Sir Joseph Whitworth
Sir Joseph Whitworth was undoubtedly one of the great Victorian mechanical engineers, ranking alongside great men such as George Stephenson, and I.K. Brunel.
Although he did not take on large developments such as railways and steamships, he produced the machine tools, which made these developments possible. He made such an impression that his contributions are as important today as they were in his own lifetime. He is not known as well for his inventions as for his great ability to perfect existing ideas, to extremely high standards. His achievements were based upon logical methods and painstaking precision. He is best remembered for his promotion of true plane surfaces and the Whitworth screw thread. His promotion of standard measures and interchangeability brought about an engineering revolution.
Sir Joseph Whitworth was a determined man who by sheer force of character was used to getting his own way. It has been said that he could be a difficult man to deal with, a perfectionist himself, he was intolerant of imperfection. He was a harsh taskmaster who willingly spoke his mind. Jane Carlyle wrote of Sir Joseph Whitworth in a letter to her husband, in 1846. Her description was that "Whitworth, the inventor of the besom-cart and many other wonderful machines, has a face not unlike that of a baboon; speaks the broadest Lancashire; could not invent an epigram to save his life; but has nevertheless 'a talent that might drive a genii to despair' and when one talks to him, one feels to be talking with a real live man'. In his later years he found enjoyment in walking, riding and billiards. He would spend the winters in the French Riviera and it was here that he died on the 22nd January 1887.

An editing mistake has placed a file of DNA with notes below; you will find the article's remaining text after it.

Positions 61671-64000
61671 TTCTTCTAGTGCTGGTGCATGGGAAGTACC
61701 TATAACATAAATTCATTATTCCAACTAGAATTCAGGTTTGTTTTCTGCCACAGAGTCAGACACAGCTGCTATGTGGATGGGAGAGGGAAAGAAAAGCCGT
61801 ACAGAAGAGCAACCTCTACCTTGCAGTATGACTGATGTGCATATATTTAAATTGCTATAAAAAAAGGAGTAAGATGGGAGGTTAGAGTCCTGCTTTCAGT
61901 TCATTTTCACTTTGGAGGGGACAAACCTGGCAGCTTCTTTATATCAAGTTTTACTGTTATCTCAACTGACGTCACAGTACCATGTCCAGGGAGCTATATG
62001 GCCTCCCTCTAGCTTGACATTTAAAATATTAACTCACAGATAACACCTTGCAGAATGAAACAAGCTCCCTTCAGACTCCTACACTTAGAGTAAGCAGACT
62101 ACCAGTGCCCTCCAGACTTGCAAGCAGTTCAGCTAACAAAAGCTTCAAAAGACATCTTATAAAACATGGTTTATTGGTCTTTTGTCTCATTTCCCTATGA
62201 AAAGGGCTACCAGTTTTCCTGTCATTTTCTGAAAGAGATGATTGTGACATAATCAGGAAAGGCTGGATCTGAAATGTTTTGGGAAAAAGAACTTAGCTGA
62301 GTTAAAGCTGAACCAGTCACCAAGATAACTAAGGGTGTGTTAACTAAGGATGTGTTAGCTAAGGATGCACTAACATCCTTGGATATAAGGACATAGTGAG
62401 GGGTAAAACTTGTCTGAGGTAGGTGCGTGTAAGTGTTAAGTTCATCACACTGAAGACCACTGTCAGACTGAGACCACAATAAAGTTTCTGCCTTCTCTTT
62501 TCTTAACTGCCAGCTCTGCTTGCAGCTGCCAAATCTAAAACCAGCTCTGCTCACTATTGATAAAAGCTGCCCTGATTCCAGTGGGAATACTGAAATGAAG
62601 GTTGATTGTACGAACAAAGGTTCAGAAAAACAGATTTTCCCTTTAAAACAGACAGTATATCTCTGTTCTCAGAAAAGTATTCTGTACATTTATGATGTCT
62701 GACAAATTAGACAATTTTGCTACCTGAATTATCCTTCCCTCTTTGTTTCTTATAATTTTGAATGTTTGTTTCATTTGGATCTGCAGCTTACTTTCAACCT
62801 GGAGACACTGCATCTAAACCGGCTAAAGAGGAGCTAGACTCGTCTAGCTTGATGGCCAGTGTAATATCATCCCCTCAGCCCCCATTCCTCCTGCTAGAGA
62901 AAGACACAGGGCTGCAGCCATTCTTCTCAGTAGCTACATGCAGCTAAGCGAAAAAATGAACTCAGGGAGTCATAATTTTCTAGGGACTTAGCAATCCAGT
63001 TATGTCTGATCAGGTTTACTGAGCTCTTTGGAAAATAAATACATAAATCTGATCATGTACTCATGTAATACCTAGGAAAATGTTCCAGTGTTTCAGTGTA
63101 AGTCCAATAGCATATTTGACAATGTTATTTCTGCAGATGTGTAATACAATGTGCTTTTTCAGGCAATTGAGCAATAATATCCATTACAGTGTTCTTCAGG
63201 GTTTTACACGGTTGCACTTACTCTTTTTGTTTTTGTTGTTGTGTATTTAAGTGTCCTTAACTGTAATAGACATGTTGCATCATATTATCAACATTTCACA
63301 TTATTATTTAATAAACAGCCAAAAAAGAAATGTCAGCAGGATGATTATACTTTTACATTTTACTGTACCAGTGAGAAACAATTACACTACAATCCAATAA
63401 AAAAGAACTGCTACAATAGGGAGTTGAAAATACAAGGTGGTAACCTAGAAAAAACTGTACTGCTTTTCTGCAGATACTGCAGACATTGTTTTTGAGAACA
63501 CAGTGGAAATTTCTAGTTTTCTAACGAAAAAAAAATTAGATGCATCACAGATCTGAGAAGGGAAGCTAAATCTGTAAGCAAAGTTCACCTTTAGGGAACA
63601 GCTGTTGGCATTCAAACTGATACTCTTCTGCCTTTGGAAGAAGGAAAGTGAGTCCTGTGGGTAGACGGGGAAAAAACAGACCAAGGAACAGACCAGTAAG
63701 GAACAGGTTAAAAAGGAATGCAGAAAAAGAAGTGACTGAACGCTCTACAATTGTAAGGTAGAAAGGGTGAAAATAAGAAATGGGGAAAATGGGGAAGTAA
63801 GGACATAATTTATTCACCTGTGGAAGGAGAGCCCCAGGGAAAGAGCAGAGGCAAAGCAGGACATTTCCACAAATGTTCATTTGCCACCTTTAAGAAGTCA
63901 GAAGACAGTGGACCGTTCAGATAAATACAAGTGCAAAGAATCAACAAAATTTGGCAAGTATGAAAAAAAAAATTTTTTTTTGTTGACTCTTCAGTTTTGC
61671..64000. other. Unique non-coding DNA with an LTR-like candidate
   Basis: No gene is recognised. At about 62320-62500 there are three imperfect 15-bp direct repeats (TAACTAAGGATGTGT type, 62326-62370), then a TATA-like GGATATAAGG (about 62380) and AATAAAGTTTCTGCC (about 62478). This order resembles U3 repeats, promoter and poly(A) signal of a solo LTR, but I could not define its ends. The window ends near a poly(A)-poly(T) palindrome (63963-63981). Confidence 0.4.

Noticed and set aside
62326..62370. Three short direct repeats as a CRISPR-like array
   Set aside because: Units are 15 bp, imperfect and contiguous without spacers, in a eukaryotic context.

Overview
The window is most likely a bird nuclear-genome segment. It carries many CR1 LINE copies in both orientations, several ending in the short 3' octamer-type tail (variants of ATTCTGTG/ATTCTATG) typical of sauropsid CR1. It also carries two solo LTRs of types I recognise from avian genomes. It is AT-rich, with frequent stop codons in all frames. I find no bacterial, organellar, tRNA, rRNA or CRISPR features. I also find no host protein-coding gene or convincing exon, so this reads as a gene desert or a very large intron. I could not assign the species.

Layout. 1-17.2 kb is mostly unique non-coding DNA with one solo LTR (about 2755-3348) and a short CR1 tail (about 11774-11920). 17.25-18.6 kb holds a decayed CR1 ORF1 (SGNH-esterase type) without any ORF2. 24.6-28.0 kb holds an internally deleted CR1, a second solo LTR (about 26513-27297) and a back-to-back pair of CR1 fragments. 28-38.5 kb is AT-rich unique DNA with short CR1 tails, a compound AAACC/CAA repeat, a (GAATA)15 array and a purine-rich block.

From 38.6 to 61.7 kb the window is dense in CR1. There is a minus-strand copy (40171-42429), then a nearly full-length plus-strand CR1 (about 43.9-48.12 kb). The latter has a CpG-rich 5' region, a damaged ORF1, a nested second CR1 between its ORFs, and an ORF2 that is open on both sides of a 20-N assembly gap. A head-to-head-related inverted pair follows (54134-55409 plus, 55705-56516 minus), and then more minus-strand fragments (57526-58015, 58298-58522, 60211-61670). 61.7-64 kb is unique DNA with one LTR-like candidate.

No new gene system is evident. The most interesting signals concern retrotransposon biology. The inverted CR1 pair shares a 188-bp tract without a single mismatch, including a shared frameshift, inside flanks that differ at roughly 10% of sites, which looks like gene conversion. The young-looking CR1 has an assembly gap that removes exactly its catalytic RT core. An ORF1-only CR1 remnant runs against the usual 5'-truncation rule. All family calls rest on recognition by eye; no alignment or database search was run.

His early life
Sir Joseph Whitworth was born in Stockport, Cheshire, on the 21st of December, 1803. His father was a schoolmaster and a dissenter, who later became a Congregationalist minister. Sir Joseph Whitworth was taught by his father until he was twelve years old, he then went on to become a pupil at William Vint's Academy at Idle, near Leeds. The academy was run by dissenters and used new teaching methods of a practical nature, which earned the academy a very good reputation. At the age of fourteen Sir Joseph Whitworth was indentured as an apprentice at his uncle's cotton spinning mill in Derbyshire, with the view of becoming a partner. He was fascinated by the machinery and soon mastered the techniques of the spinning industry. Even at this young age he was critical of the rough standards of accuracy. This led to his ambition to become a practical engineer making machines. His ambition was so strong that in 1821 at the age of eighteen he left the mill, against the wishes of his family, to join Crighton and Co. a leading machine making company in Manchester. He went on to work in several other engineering establishments in the same area as a mechanic working at a bench, until in 1825, in order to further his career, he moved to London and secured job at Henry Maudslay's works at Lambeth Marsh.
Henry Maudslay's influence
Henry Maudslay's career began as a blacksmith, making machinery for Joseph Bramah in 1789. Joseph Bramah invented a burglar proof lock, which remained unpicked for sixty-seven years and is still in use today. The secret of the lock was the precision to which it was made. When Henry Maudslay later went on to establish his own company, his work was influenced by precision, which was required for the machines, which he had designed and made for Joseph Bramah. In the early eighteenth century machines were primitive and often powered by hand or by foot. There were no standard measures, parts would have to be individually engineered. These meant that nuts and bolts would be made to fit as a pair and were not interchangeable.